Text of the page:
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World Expected To Become Increasingly Reliant on Mideast Oil

April 28, 1993

PARIS (AP) _ The world will become increasingly reliant on Middle East oil over the next two decades as production in the West declines and Third World consumption soars, an international energy group said today.

The oil nations of the Middle East and fellow OPEC member Venezuela are likely to provide nearly 50 percent of the world’s oil supply by 2010, the International Energy Agency said in its World Energy Outlook. They now provide about 30 percent.

Helga Steeg, the agency’s executive director, said at a news conference that the projections mean industrial nations should expand their emergency stocks of oil as a safeguard against possible supply disruptions.

The agency represents 23 industrialized democracies, including the United States, Japan, Canada and every major western European nation. The report said oil production by industrial nations would drop from 15.9 million barrels a day to 13.8 million barrels a day by 2010, primarily due to declines in the United States and the North Sea.

By contrast, output by the Middle East and Venezuela is projected to jump to 45 million barrels a day from the current 20 million. Overall world production will increase to 93 million barrels from 66 million, the report said.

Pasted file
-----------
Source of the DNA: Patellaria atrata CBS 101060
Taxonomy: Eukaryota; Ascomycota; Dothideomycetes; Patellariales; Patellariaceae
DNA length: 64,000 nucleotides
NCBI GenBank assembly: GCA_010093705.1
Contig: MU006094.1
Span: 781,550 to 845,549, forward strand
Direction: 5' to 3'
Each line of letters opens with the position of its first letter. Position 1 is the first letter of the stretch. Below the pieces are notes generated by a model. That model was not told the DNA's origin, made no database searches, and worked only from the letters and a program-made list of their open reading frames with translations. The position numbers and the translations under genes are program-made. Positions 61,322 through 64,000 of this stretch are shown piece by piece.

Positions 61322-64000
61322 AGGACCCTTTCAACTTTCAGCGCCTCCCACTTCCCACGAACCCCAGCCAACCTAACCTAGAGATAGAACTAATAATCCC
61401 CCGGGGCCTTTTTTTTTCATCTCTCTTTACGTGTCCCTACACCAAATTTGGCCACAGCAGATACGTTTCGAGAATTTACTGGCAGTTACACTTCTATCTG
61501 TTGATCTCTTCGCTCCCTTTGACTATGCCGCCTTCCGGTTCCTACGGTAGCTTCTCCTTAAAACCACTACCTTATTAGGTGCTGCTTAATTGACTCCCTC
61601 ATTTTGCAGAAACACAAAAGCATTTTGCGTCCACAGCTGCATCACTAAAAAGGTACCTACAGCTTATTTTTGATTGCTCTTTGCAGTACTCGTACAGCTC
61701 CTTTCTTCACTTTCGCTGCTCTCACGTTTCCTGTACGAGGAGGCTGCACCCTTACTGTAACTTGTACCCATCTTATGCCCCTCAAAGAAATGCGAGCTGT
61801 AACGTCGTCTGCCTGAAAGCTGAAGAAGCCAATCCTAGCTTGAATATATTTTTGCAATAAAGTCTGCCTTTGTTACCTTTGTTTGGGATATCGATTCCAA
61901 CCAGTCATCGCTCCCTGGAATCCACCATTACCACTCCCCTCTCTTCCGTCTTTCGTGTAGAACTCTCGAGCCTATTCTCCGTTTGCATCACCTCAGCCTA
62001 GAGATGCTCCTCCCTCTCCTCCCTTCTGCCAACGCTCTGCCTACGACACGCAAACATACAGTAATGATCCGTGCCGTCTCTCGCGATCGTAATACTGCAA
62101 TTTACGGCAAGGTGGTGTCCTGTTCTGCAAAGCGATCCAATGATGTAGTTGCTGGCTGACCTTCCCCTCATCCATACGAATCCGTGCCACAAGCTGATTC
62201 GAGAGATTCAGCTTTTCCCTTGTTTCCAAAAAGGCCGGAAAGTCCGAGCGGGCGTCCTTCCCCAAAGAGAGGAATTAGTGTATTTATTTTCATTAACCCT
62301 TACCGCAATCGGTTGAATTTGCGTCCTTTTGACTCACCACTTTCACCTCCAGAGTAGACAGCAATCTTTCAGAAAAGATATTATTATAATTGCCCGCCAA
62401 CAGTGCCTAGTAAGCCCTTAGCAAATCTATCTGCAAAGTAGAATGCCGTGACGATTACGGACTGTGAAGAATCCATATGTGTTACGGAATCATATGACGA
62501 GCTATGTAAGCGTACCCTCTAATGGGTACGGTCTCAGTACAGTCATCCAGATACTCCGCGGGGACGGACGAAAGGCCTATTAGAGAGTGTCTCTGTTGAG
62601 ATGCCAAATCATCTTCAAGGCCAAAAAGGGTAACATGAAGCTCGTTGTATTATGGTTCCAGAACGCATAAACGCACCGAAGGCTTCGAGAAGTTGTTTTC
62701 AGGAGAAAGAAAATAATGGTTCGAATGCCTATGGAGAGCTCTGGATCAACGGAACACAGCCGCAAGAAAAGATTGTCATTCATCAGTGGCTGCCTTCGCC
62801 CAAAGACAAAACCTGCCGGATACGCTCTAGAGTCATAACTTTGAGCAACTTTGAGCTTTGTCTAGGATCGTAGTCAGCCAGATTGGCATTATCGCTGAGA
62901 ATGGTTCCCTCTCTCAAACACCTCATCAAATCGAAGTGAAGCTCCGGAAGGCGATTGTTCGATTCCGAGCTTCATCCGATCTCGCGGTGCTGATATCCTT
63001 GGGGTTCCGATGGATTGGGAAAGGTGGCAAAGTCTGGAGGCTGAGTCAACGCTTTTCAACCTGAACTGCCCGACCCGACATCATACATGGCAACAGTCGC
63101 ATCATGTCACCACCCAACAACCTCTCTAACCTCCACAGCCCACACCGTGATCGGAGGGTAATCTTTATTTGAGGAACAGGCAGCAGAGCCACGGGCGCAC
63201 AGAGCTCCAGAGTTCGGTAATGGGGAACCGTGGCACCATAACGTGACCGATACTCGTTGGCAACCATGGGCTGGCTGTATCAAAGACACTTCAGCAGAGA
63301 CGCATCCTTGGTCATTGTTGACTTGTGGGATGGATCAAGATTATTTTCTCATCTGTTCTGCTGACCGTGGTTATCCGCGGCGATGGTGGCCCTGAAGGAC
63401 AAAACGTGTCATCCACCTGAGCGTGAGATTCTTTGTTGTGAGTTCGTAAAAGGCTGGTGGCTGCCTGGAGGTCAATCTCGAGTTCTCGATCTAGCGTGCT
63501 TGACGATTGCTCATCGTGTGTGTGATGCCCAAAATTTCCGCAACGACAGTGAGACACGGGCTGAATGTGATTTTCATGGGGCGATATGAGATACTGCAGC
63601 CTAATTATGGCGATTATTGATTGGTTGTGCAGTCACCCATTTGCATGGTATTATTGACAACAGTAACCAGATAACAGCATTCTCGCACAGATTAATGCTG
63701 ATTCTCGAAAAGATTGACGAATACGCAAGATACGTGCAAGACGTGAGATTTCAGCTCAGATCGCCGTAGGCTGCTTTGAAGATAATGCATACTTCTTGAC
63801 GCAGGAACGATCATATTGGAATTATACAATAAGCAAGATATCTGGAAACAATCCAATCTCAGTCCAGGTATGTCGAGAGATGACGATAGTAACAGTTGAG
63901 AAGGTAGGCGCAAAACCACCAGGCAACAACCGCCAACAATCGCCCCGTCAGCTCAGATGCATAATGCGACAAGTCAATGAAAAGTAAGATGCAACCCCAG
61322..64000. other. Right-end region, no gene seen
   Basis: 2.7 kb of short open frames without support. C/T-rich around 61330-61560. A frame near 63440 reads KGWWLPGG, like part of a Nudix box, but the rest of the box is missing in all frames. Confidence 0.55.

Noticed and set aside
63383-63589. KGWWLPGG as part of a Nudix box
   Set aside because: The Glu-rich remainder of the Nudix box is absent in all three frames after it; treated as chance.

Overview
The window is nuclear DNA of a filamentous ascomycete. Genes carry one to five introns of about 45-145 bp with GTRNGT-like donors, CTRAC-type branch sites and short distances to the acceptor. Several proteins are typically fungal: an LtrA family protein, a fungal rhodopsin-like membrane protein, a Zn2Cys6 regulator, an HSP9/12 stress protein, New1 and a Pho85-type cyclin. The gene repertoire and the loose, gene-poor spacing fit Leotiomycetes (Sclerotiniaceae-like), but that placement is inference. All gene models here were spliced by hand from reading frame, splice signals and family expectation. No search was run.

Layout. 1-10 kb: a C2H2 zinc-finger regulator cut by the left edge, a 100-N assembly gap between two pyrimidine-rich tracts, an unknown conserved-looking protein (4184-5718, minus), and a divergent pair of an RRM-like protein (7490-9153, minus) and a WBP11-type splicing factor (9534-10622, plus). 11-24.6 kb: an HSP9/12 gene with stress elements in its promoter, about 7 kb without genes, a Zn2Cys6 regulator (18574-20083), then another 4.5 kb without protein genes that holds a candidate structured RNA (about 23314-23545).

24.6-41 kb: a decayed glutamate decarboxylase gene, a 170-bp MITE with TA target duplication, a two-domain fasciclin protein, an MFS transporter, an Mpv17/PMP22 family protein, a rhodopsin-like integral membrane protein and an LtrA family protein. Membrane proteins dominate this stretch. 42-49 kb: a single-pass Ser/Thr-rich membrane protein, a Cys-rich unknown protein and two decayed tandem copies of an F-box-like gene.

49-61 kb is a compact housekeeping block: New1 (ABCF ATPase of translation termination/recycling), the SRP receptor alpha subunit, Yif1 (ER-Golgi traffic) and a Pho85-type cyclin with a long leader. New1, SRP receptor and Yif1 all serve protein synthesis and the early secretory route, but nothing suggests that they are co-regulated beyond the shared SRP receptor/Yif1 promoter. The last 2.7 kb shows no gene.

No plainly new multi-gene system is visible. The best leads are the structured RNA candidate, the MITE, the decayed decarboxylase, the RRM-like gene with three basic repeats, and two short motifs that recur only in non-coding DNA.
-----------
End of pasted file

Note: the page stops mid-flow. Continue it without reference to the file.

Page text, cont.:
Demand for oil in industrial nations is projected to grow by 20 percent over that period, from 37.9 million barrels a day to 45.2 million, the report said. Combined with the expected drop in production, this could force an increase of more than 40 percent in oil imports.

Industrial nations now account for more than half the world’s total energy use, including 56 percent of oil consumption. But by 2010, their share of oil consumption is projected to drop to 48 percent as population growth and urbanization doubles demand in developing countries.

Although global oil consumption is expected to rise by about 40 percent over the next two decades, oil’s share of total energy requirements is projected to drop from 39 percent to 37 percent. The share for natural gas is expected to increase from 21 percent to 24 percent, while coal is likely to remain steady at about 29 percent and nuclear power at 6 percent.

″Renewable energies, such as solar and wind power, are not expected to improve their cost competitiveness significantly,″ the report said. ″Their contribution to world energy requirements over the outlook period is expected to remain very small.″

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